And then there are the strikes, convenieNtly posted so you'll be prepared, but you have to know where to find that information, and make sure you keep up with it - sometimes strikes are cancelled, or the hours are changed.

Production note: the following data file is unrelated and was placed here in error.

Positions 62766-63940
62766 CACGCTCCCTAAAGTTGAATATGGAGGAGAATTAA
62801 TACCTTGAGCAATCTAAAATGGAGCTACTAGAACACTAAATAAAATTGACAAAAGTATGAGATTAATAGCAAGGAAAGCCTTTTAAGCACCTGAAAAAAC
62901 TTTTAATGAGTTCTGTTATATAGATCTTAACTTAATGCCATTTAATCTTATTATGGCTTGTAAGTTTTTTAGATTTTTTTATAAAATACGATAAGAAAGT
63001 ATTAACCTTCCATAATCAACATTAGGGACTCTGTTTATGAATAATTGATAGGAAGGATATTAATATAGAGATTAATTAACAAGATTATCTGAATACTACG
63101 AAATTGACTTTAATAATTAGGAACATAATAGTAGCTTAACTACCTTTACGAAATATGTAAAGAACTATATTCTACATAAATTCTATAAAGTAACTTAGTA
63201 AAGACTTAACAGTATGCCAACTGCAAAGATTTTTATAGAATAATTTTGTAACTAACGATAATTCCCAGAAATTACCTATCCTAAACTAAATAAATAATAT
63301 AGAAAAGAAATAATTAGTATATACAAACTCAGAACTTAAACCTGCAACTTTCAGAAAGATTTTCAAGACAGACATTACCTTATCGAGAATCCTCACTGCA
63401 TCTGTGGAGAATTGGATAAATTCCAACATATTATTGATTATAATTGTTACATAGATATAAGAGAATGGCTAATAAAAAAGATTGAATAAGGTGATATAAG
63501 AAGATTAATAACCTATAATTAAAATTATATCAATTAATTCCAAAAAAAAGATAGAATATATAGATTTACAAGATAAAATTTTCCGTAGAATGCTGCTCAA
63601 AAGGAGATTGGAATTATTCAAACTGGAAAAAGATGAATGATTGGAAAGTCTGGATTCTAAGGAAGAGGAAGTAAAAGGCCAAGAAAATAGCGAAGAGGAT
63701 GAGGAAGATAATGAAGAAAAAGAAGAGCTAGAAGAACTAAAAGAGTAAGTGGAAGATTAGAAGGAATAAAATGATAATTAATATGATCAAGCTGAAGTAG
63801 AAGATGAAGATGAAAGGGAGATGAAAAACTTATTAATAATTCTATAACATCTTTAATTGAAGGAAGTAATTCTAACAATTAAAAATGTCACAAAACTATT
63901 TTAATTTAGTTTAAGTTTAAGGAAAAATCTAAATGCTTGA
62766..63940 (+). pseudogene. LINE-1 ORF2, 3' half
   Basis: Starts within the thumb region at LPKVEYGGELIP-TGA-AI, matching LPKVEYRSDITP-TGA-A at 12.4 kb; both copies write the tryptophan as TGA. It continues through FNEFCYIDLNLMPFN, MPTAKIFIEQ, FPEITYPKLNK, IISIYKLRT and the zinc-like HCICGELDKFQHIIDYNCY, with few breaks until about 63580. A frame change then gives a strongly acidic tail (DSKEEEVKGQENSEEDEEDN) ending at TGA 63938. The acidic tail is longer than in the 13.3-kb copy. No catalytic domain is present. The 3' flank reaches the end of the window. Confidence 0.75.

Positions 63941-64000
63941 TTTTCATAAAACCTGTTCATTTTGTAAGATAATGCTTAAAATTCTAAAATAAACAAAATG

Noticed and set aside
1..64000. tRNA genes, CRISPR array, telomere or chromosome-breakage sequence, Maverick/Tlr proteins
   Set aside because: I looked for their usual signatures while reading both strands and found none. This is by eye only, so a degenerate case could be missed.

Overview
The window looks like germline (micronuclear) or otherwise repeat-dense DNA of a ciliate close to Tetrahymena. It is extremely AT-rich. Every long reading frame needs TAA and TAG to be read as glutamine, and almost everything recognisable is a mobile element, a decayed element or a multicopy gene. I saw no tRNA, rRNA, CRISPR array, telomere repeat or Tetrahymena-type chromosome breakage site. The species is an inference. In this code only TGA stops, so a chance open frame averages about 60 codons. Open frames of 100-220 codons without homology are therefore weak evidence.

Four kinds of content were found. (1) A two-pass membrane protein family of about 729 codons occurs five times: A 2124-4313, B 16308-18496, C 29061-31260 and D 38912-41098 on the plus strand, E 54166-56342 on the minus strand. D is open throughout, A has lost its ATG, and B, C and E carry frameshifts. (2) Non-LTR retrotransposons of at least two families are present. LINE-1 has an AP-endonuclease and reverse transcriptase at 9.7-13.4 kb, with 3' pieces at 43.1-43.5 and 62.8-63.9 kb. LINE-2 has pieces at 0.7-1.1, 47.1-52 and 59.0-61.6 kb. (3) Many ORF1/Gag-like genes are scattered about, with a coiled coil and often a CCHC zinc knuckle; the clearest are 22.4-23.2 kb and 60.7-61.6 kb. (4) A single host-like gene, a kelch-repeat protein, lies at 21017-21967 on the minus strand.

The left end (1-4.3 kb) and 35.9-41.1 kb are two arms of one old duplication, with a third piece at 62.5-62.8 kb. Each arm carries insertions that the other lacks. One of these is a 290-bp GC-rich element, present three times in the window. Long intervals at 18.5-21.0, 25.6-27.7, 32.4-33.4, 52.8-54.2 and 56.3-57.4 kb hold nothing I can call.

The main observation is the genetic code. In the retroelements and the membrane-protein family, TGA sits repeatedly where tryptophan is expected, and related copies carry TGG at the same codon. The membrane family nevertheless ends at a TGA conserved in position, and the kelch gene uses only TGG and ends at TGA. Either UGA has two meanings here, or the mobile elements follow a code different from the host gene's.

So it's for these reasons that all I can think about right now is our trip to Italy this fall. September or October? Which feste will be going on during those times, and which would we like to attend? Who among our friends will be in Italy in September and October, and what are their plans? We have friends who split their time between the U.S. and Italy, so quite often they'll take a vacation within their vacation and travel to another part of Italy (or Europe). I'd hate to miss someone because we didn't coordinate. We also have friends who bring groups of people over, so we want to make sure they'll have some free time to spend with us, and then there are our friends who still work in Italy. Seeing them is the most challenging of all sometimes, since the workday sometimes ends at eight o'clock, dinner can't possibly be before nine, and before you know it, it's midnight! I STILL need 8 hours sleep (I really want NINE hours sleep but am willing to give up one hour just because it's Italy), and we know that if you don't get going early in the morning you won't get anything done - or see any of those wonderful sites because at precisely one o'clock Italy will go to lunch. Planning a vacation is fun, but it's also really, really hard work. I just think that the more time I put into my planning now, the less time I'll waste in Italy. And when we're in Italy, our time IS our most valuable asset.